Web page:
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Atomic Time - Elissa Rashkin


I, poet, convoke this minyan of infidels/to mourn and to celebrate/what remains of our humanity.” Elissa Rashkin’s Atomic Time entranced me with a timeless voice, a voice as sharp and sorrowful as broken glass, a voice “reeking of murder/rain and apocalypse.” Rashkin unflinchingly examines the atrocities of the European ghetto, of the Middle Passage, of a “no-woman’s land.” The language is rich, muscular, and mournful, a “kaddish for the rest of us,” that recalls a pain both exotic and hauntingly familiar. Rashkin reminds me that hope is just as close, “Just behind that distant mountain/must be Jerusalem.” The voice is human and generous, giving the reader, “blood of petals . . . . a blessing, a goodbye.” Atomic Time is an important book for this volatile world.

      Jennifer Martelli, author of My Tarantella

Weight 5 oz

Read excerpts

They say the grandfather
used to spit on the ground
each day when he passed
the synagogue.
Reluctant fruit
of the rabbinical tree.

Hatred makes no fine distinctions.
A Jew is a Jew and the devil will have his due:
G-d closed his eyes
the army came
and tossed the bodies
into a common grave.
One brother crawled out, broke
in pieces, to tell the story.
The family fled to Romania. The black waters
failed to recede. I wake up

each night

barely breathing

in my broken brother’s body
to claw our way out

Civilization and Its Discontents

(A rehearsal for corpses)

syphilitic swoon on the floorboards
gnaw raw ankle
bone open

there is a picnic
but it takes place in a slaughterhouse

she: “there were
roses once

she: a dry death
behind yr eyes
you drank the poison
now yr shit glitters

syphilization and its dis/contents

he: needle sticks in her thighs
i wouldve thought

await abscess

myself: hey! that thumping bassline
is not yr heart!

gnaw raw arteries
mucus seeping
sarcophagus valentine
like you guessed

in each other/skeletal
would be romantic
w/o so many ants

yes we will call this a picnic
complete with champagne,
wet-naps, demerol, and
tv. let us not
forget the local anesthetic
and human sacrifice.
cordon off the dead mans zone.
red velvet to hide the stain.


Art begets art
as sorrow begets sorrow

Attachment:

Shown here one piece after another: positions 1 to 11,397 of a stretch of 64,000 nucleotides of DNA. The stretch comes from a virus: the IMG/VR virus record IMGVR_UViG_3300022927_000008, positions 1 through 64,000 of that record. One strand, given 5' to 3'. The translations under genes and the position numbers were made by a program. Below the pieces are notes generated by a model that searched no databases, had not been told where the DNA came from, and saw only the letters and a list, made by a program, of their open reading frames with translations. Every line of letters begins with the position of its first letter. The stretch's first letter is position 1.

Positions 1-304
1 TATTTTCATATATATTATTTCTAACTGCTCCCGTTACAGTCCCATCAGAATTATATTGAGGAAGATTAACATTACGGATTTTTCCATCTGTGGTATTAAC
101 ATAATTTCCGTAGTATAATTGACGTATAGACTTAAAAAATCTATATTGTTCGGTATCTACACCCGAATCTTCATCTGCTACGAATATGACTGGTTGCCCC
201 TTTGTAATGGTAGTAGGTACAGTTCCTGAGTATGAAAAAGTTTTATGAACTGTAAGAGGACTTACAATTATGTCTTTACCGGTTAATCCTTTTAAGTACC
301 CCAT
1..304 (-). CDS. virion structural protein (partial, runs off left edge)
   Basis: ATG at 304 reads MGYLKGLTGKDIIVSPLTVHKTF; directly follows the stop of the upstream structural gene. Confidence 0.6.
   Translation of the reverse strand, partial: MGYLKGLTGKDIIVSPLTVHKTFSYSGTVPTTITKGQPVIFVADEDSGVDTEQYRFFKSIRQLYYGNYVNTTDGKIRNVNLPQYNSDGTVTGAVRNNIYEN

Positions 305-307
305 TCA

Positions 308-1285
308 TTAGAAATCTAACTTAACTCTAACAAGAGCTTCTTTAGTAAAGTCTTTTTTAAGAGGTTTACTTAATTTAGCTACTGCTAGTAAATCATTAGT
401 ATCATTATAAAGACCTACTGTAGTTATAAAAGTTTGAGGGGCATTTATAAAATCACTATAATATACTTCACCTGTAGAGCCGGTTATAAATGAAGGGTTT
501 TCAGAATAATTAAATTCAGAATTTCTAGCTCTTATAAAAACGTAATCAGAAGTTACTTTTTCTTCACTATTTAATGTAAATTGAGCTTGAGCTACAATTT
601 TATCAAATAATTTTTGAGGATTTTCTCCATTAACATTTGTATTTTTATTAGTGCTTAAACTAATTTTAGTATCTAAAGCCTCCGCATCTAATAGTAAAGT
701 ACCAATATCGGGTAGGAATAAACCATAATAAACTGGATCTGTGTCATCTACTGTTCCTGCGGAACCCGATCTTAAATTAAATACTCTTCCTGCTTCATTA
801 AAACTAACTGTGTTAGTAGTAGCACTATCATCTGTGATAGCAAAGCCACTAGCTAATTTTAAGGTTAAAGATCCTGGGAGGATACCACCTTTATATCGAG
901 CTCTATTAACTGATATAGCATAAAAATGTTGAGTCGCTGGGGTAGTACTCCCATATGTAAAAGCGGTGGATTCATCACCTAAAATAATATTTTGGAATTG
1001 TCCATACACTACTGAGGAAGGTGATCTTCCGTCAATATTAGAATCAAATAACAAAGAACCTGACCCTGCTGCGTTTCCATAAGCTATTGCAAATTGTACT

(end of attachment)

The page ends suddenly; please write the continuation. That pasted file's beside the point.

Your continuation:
If there had been no Godard
If we had never sat in darkness
suddenly dazzled
by luminous oceans
and the thin air
of motionless

If Karina and Belmondo
had never set foot
on that imagined island
if Jean-Paul’s thumb had never
swept across
his lips
to brush away the dust of cinema
to build anew

If there had been no Auschwitz
no six million flames extinguished;
what other memories would our blood carry
like hidden poison

If the mother’s tasks had been undertaken
in utter silence
without the camera’s caress
would we understand love
without its absence

If each object
reproduced itself in miniature to enter the eye
if there were no camera obscura
if a woman had never dared
to gaze upon another
retaining the imprint on the retina
her gestures
not forced
to look away
if we had never received this gift
of light and shadow

Sorrow begets sorrow
the kitchen, the bed, the screen
the tenderness of orphans
the making and unmaking of graven images
then the last unmaking
turns out to be sacrosanct

About the Author

Elissa Rashkin is a writer, historian, and professor of cultural and communication studies at the Universidad Veracruzana, Mexico. Her books include The Stridentist Movement in Mexico: The Avant-Garde and Cultural Change in the 1920s, and Women Filmmakers in Mexico: The Country of Which We Dream.

Copyright © 2019 Elissa Rashkin

Cover photograph from the collection of Lauren Leja

ISBN 978-1-949279-08-5

All rights reserved. This book or any portion thereof may not be reproduced or used in any manner whatsoever without the express written permission of the publisher except for the use of brief quotations in a book review or scholarly journal.

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